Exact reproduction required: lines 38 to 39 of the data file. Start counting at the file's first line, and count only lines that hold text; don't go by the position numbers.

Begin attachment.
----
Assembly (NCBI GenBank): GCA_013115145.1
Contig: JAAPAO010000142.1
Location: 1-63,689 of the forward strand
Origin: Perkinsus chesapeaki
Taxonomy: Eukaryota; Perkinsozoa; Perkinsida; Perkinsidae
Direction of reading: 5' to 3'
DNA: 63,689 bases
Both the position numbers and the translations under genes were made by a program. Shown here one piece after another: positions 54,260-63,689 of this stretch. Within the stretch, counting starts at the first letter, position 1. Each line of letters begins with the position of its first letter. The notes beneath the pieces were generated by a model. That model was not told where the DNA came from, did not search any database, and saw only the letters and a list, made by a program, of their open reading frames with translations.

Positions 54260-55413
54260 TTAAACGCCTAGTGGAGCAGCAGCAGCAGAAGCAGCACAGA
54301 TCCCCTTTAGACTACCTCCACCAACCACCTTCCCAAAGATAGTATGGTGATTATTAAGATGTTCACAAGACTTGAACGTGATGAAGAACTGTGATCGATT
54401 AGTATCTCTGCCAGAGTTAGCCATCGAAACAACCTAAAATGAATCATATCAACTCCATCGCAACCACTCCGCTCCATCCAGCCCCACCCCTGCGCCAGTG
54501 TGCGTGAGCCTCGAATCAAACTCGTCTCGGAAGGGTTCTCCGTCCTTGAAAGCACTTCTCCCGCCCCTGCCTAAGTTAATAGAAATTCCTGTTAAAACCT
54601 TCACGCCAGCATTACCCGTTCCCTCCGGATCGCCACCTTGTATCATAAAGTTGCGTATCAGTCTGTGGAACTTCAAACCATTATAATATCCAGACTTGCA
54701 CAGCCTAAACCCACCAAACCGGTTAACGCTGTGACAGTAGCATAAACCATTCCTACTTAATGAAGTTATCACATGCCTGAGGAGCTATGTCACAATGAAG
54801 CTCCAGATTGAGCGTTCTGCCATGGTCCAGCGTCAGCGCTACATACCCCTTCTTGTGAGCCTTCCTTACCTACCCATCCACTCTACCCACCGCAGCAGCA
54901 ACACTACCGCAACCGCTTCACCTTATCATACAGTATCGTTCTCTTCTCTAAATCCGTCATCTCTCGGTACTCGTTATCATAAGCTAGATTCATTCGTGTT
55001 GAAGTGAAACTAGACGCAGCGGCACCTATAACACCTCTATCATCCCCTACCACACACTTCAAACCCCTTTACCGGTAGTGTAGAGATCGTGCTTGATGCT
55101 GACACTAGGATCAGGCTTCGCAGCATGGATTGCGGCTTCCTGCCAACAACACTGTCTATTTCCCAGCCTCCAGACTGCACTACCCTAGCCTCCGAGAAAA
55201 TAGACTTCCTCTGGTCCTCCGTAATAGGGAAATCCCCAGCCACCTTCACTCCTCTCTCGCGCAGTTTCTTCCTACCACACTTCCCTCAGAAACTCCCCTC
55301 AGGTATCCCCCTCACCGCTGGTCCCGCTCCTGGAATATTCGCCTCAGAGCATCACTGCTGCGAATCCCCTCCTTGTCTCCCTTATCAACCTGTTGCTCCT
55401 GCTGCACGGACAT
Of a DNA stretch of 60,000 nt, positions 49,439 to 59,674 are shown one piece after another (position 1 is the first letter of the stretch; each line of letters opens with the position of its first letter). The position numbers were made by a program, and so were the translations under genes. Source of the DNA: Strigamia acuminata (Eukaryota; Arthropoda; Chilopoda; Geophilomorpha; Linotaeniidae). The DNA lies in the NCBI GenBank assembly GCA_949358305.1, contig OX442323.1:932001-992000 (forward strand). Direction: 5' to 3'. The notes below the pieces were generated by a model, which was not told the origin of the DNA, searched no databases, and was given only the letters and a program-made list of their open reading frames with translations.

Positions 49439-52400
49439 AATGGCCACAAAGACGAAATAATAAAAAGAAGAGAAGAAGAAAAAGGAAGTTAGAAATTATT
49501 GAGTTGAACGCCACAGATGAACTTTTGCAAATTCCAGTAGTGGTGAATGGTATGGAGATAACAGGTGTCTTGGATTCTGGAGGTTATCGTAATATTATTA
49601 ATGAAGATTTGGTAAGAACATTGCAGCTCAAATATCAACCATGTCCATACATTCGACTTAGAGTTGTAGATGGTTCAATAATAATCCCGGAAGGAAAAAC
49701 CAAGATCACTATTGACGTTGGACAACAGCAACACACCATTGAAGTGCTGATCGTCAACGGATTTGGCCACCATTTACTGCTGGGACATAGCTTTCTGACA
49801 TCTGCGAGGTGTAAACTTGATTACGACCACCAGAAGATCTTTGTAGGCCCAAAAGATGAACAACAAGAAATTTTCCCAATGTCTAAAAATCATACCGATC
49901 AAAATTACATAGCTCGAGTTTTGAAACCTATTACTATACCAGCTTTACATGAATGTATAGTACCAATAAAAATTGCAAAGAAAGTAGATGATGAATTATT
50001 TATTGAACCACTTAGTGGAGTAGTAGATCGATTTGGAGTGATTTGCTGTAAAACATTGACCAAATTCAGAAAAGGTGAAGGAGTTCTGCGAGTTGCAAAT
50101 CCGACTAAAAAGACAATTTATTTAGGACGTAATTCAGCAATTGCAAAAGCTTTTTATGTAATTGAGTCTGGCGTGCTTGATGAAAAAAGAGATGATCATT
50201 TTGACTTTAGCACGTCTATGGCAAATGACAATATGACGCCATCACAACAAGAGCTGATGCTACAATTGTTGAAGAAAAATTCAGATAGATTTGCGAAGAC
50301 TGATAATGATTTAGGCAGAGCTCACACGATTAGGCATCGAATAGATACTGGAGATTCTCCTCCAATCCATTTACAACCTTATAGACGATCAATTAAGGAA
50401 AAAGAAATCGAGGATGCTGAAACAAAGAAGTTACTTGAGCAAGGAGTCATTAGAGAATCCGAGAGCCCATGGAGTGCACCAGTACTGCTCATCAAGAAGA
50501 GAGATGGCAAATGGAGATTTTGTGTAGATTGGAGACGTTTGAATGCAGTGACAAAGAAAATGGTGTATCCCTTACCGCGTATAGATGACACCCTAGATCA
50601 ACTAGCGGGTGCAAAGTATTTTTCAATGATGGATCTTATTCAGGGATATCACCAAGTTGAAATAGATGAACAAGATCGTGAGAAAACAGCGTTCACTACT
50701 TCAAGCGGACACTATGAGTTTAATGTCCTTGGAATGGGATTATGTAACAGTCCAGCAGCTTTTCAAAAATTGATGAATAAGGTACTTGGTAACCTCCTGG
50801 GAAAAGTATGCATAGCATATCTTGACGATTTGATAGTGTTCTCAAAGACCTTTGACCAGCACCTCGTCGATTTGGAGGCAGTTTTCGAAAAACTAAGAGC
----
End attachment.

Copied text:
50701 TCAAGCGGACACTATGAGTTTAATGTCCTTGGAATGGGATTATGTAACAGTCCAGCAGCTTTTCAAAAATTGATGAATAAGGTACTTGGTAACCTCCTGG
50801 GAAAAGTATGCATAGCATATCTTGACGATTTGATAGTGTTCTCAAAGACCTTTGACCAGCACCTCGTCGATTTGGAGGCAGTTTTCGAAAAACTAAGAGC